Using fresco techniques in the manner of Italian Renaissance painters, but updating its themes and reimagining its social function, Rivera created a mural consisting of ten steel-framed panels that allowed individual sections to be transported and relocated after the close of the GGIE. Four panels on the lower row are discrete scenes, with the top five panels and the lower center panel forming a continuous view featuring one of Rivera’s most dynamic montage narratives.
“My mural will picture the fusion between the great past of the Latin American lands, as it is deeply rooted in the soil, and the high mechanical developments of the United States,” described Rivera. Pan American Unity features a sweeping panorama of the Bay Area, which connects idealized scenes of pre-Conquest cities of the Valley of Mexico City (left side) with depictions of the development of Northern California (right side). Rivera’s imagery extends from ancient civilizations (Toltec, Aztec) to Bay Area architectural icons (the Golden Gate Bridge, 450 Sutter, 140 Montgomery, Alcatraz). Rivera also incorporated current events, as well as references to his previous murals and artworks. In a lower panel, Rivera references scenes from Hollywood movies such as The Great Dictator and Confessions of a Nazi Spy to bring awareness to the rising threat of fascism and encourage the United States to join World War II.
The mural centers on a towering figure that combines a sculpture of the Aztec earth goddess Coatlicue with modern machinery. Around this syncretic symbol, he depicts many notable contemporary and historical figures from across the continent and across time: inventors and their inventions (the 15th-century ruler of Texcoco Nezahualcoyotl as well as Samuel Morse, Robert Fulton, Henry Ford), political figures both heroic and villainous (Thomas Jefferson, Abraham Lincoln, Simón Bolívar, Miguel Hidalgo y Costilla, Joseph Stalin, Benito Mussolini and Adolf Hitler), artists and architects (Frida Kahlo, sculptors Mardonio Magaña and Dudley Carter, Timothy Pflueger, and Rivera himself) and actors (Paulette Goddard, Charlie Chaplin and Edward G. Robinson). The mural also features a cross section of the creative pursuits of everyday people, including athletes, scientists, artisans and Rivera’s assistants and visitors he met at the GGIE.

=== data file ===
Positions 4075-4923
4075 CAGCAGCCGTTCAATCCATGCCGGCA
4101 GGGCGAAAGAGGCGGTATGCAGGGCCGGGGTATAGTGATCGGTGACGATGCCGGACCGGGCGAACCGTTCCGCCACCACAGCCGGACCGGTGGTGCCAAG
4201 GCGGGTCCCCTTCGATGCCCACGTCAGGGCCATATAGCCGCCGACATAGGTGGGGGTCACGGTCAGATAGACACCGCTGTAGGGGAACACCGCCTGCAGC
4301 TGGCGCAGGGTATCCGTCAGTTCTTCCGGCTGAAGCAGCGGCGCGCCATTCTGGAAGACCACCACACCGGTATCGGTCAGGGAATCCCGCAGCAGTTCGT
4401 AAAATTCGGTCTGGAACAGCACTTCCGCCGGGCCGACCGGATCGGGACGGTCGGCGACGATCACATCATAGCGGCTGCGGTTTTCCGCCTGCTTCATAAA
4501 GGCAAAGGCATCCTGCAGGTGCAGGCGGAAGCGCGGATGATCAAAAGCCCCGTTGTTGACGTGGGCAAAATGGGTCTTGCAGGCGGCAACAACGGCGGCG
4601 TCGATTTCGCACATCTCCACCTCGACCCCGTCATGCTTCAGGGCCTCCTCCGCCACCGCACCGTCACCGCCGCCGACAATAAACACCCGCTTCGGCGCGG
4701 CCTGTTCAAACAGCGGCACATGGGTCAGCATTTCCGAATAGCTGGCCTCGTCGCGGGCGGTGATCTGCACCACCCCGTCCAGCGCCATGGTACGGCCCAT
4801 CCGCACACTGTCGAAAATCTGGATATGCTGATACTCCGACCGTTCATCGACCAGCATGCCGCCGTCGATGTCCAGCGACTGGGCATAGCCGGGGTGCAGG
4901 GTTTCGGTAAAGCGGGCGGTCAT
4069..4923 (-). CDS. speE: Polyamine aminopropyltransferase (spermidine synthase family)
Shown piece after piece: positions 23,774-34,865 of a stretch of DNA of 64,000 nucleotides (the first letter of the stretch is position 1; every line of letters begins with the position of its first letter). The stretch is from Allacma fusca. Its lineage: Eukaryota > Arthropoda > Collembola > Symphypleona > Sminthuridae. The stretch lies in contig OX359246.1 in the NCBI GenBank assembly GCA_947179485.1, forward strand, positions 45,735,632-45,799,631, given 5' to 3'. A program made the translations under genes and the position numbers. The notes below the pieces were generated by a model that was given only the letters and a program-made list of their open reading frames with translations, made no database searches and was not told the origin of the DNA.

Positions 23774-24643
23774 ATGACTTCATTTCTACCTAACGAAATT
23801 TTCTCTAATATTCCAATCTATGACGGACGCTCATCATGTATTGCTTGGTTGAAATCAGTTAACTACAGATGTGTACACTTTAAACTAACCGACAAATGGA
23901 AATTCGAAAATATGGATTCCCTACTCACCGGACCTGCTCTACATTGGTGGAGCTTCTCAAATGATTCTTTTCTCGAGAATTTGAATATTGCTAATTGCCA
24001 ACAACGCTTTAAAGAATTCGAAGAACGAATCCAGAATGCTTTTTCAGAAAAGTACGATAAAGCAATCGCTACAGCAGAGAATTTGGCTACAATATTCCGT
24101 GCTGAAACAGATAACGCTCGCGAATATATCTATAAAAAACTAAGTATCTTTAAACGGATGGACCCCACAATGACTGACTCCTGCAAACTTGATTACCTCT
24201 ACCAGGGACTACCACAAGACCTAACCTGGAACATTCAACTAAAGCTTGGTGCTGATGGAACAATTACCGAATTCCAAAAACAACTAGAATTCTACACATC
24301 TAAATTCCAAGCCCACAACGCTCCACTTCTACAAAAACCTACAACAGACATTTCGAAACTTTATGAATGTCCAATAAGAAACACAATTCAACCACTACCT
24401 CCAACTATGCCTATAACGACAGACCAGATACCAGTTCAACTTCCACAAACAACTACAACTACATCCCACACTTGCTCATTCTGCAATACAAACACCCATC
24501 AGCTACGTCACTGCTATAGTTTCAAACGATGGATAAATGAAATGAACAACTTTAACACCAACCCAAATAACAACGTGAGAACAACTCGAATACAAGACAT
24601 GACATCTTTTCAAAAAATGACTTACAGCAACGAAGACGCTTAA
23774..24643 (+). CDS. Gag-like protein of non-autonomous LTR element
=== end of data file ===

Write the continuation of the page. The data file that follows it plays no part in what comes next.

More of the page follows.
Visit www.riveramural.org for additional information on Pan American Unity from CCSF.
Offering a special behind-the-scenes opportunity to visitors, conservators from SFMOMA and Site & Studio Conservation will continue surface conservation on the mural on weekdays during the month of July, and the public is welcome to observe. The schedule of daily conservator talks will be posted in the Roberts Family Gallery.
Mini Mural Festival
In 1940, more than 65 artists including Diego Rivera made their creative processes public when they participated in Art in Action as part of the Golden Gate International Exposition. Taking inspiration from this historical connection, the Mini Mural Festival invites local organizations to commission artists to paint small-scale murals live in the outdoor corridor adjacent to the Roberts Family Gallery. Each weekend will be hosted by festival partners with music, movement and other activities that celebrate each of the organizations’ communities. The three murals—eight square feet each—will be displayed at the museum through the fall then returned to our festival partners.
July 31–August 1: Acción Latina
DJ Agana and Josué Rojas
August 14–15: NIAD Art Center